Egg-laying Females on twigs

Eggs Crawlers
1st i instar nymphs on l h leaves

2nd instars on leaves 2nd i 2 d instars on twigs 2nd instars on twigs


Chlorpyrifos Imidacloprid Acetamiprid

Jan

Feb

Mar

Apr

May

Jun

Jul

Aug

Sep

Oct

Nov

Dec

Citrus Red Mite Citrus Thrips Katydid Caterpillars


Aphytis Pyriproxyfen Spinetoram + Pyrethroid

California red scale


Chlorpyrifos Imidacloprid, Acetamiprid

Citricola scale

Average number of insecticides applied to citrus each year: 3

Invasive Pests Affecting California Citrus


*Glassy-winged sharpshooter (1995) *Gl i d h h t *Citrus Peelminer (1998) *Citrus Leafminer (2000) Diaprepes Root Weevil (2005) Di R tW il Light Brown Apple Moth (2007) Asian Citrus Psyllid (2008) Fruit Flies (periodic)

*Infesting San Joaquin Valley citrus

Citrus Leafminer, Phyllocnistis citrella

Economic damage for nurseries and new plantings of citrus

2000+ 2000

1994 1995

1993

We are one of the last citrus growing regions on earth to be invaded by citrus leafminer

2006

2000

Potential for Biological Control


Citrus leafminer and Citrus peelminer share many of the same p y parasites: Closterocerus Pnigalio Chrysocharis Sympiesis Cirrospilus

Pesticide and pheromone treatments for citrus leafminer recommended for nurseries and new plantings g Neonicotinoids: acetamiprid, imidacloprid, thiamethoxam, dinotefuran Oil at frequent intervals methoxyfenozide Insect growth regulators: I t th l t diflubenzuron, neem abamectin abamectin spinetoram Spirotetramt p rynaxypyr, cyazypyr

Broad spectrum Soft on natural enemies

Asian Citrus Psyllid, Diaphorina citri

Tamarixia wasp Lady beetles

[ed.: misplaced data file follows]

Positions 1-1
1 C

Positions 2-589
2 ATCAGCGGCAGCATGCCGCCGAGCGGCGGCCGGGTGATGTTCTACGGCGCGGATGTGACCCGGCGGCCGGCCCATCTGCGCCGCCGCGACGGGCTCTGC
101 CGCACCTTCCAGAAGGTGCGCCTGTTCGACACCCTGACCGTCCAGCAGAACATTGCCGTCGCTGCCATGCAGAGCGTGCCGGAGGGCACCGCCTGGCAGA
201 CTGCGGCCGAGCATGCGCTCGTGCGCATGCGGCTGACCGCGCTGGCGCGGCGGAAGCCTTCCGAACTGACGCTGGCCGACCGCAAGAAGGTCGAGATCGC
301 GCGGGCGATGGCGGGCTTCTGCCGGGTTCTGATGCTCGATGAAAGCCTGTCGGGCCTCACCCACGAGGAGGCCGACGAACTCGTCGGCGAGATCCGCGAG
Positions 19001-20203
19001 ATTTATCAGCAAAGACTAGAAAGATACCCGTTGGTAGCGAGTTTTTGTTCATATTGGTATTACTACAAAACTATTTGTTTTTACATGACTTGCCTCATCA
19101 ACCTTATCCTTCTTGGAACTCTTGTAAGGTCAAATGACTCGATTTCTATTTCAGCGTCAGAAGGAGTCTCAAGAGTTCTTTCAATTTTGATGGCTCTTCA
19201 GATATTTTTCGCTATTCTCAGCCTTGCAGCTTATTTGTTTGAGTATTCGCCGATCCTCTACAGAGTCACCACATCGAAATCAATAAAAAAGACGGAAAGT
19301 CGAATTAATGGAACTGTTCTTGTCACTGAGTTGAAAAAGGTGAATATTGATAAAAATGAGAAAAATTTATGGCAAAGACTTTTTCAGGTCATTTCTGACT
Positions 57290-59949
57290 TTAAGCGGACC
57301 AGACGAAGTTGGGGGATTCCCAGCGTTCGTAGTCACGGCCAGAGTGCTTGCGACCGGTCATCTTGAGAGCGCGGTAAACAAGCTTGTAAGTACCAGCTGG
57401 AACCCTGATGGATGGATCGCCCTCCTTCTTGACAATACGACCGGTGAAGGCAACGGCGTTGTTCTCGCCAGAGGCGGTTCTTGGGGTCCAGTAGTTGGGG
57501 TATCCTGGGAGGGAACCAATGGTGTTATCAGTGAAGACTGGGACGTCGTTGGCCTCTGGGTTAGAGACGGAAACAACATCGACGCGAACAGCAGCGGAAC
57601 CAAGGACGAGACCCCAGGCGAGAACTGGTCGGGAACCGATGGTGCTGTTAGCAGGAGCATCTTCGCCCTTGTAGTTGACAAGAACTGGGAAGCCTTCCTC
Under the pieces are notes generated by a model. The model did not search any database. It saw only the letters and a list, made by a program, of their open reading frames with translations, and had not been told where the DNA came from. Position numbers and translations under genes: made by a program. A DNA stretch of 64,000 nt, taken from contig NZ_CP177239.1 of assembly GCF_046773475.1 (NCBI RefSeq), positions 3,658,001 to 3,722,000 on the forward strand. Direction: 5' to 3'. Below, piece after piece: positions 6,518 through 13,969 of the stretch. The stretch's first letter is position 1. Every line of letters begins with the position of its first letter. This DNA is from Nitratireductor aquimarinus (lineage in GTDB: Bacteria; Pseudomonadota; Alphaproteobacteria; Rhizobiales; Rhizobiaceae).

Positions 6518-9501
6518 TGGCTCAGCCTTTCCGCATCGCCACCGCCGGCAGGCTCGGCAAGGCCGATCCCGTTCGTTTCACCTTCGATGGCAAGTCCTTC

Bacterial Huanglongbing (citrus greening) disease


Leaves yellow, the fruit is small, doesnt color properly, forms uneven segments, th f t the juice turns bitter and eventually the tree dies

The distribution of the psyllid and HLB disease in North and Central America
Distribution of Asian citrus psyllid in orange and distribution of Huanglongbing in green.

CDFA: Trapping ACP and treating infested backyard citrus Citrus Industry: Trapping for ACP in commercial citrus, testing leaves for HLB, funding research, research supporting regulatory changes University of California: Research, scientific advice, extension education of growers and the general public

2008

1998

Jan

Feb

Mar

Apr

May

Jun

Jul

Aug

Sep

Oct

Nov

Dec

Citrus Red Mite Citrus Thrips Katydid K did Caterpillars California red scale
Aphytis Pyriproxyfen Spinetoram + Pyrethroid P th id

Citricola scale
Asian citrus psyllid Pyrethroid

Chlorpyrifos Imidacloprid, Acetamiprid

Systemic Imidacloprid or Thiamethoxam

Pyrethroid

Grower psyllid management strategies


www.ucanr.org/sites/KACCitrusEntomology

Homeowner assistance
www.CaliforniaCitrusThreat.org www.peligrancitricosencalifornia.com

Radio, Newspapers, TV Posters, bookmarks, doorhangers Workshops with ppt, quizzing World wide web informational sites and training

Goa s of California Citrus Goals o Ca o a C t us IPM


Manage pests in a way that is economical and sustainable. Minimize broad spectrum pesticide use to maximize natural enemies. Address pesticide resistance, worker safety, safety and environmental issues.